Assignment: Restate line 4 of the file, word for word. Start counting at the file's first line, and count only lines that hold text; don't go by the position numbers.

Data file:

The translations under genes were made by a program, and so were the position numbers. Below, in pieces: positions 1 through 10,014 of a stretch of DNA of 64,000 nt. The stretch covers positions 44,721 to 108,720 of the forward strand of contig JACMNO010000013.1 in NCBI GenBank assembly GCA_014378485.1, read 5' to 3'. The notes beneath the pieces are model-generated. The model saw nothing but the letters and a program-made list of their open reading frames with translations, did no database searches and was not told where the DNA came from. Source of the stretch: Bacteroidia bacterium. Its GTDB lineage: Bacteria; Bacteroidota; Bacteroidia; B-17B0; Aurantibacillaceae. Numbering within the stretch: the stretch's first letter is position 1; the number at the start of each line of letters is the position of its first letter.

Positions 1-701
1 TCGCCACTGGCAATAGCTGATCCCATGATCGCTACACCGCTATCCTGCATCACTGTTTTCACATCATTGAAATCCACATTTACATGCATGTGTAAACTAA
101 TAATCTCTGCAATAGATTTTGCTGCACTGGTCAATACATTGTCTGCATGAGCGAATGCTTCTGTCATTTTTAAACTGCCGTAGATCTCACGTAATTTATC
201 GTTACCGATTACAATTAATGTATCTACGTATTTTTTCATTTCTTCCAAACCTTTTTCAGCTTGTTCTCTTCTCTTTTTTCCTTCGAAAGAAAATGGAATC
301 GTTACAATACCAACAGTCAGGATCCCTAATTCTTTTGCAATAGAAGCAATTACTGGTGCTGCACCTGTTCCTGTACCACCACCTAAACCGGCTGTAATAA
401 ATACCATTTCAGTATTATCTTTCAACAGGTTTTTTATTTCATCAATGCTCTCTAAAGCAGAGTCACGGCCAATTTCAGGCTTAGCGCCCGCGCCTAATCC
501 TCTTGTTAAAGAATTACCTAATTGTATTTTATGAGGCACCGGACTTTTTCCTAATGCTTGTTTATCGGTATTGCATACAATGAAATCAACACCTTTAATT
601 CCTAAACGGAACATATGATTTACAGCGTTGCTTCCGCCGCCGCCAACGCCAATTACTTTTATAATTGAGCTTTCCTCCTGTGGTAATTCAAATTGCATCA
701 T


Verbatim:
101 TAATCTCTGCAATAGATTTTGCTGCACTGGTCAATACATTGTCTGCATGAGCGAATGCTTCTGTCATTTTTAAACTGCCGTAGATCTCACGTAATTTATC